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This article was originally published on September 10, 2020.

Last Friday, the administration proposed sweeping regulations that would dramatically expand biometric submission requirements for immigration applications—giving the government maximal information about immigrants and their family members. Under these regulations, any individual associated with an immigration application, including the applicant, U.S. citizen and permanent resident sponsors, and beneficiary spouses and children, would be required to submit biometric data to the government. It also broadens the definition of biometrics to be more invasive, including voice prints, eye images, and DNA collection. The proposed regulations would further transform our country into a surveillance state—one that specifically targets immigrant communities.

“If implemented, the results would include increased entanglement between federal immigration and local law enforcement, which is known to erode immigrant communities’ trust of police,” noted Irena Sullivan, Tahirih Senior Immigration Policy Counsel. “In addition, abusers are notorious for reporting victims to police for crimes they did not commit, as a form of manipulation and punishment. These false reports will increasingly show up in survivors’ background checks under the regulation, leading to more arbitrary and unjust denials of their requests for humanitarian relief.”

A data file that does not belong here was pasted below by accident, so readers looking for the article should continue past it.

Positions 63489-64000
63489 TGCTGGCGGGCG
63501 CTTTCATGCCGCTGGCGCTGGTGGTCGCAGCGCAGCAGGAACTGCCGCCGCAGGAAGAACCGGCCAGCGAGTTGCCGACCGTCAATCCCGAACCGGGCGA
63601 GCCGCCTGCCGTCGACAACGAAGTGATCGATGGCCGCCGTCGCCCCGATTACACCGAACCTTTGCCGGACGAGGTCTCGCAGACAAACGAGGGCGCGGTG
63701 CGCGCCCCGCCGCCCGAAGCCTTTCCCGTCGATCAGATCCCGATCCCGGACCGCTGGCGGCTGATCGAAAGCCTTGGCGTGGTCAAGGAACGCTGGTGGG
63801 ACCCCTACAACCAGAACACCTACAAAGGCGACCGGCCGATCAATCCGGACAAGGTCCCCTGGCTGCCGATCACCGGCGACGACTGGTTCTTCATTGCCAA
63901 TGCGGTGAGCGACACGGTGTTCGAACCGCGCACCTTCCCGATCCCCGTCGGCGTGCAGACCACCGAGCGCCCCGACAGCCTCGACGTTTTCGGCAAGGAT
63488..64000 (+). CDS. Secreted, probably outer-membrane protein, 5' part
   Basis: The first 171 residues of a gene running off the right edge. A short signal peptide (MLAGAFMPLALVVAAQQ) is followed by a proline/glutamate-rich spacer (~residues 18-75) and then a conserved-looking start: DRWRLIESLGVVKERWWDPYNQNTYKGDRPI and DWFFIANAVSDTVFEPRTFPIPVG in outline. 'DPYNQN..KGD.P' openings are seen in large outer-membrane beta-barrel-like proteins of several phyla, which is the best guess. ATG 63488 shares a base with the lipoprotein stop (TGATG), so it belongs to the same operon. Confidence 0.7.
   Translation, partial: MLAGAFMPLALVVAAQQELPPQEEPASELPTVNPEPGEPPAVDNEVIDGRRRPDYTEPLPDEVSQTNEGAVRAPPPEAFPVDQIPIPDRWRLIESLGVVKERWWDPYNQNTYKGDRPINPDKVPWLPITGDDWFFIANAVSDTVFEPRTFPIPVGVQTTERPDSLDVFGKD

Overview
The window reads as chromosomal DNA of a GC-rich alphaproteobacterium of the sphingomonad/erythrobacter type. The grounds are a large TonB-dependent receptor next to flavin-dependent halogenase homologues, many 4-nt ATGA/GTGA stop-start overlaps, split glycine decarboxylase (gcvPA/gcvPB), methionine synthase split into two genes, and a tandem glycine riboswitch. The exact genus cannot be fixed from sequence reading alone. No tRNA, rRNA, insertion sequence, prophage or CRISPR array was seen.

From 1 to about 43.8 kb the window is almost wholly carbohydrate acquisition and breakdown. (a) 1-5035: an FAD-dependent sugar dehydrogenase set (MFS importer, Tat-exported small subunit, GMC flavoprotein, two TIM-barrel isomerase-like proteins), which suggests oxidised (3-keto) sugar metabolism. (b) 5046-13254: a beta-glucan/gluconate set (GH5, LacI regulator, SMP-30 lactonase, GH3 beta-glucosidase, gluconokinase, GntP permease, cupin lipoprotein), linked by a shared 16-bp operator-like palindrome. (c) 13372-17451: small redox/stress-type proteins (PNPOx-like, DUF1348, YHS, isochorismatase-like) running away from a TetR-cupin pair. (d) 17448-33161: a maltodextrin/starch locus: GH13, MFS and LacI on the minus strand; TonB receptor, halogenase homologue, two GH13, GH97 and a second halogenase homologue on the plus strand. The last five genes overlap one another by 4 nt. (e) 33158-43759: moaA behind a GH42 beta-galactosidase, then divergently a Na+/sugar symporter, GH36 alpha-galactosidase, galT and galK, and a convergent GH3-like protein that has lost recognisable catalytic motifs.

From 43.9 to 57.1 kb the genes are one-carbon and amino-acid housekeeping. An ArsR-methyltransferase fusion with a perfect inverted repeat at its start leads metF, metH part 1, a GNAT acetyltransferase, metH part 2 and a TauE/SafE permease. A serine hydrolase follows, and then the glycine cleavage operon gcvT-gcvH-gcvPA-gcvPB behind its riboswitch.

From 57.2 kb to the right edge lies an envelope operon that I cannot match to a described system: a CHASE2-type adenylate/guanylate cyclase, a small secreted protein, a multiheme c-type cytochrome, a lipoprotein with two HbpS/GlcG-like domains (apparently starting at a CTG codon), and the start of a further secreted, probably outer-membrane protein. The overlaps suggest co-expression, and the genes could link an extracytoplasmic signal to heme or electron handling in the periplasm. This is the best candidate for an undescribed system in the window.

Irena Sullivan is available for comment on this topic. Please contact [email protected] to arrange an interview.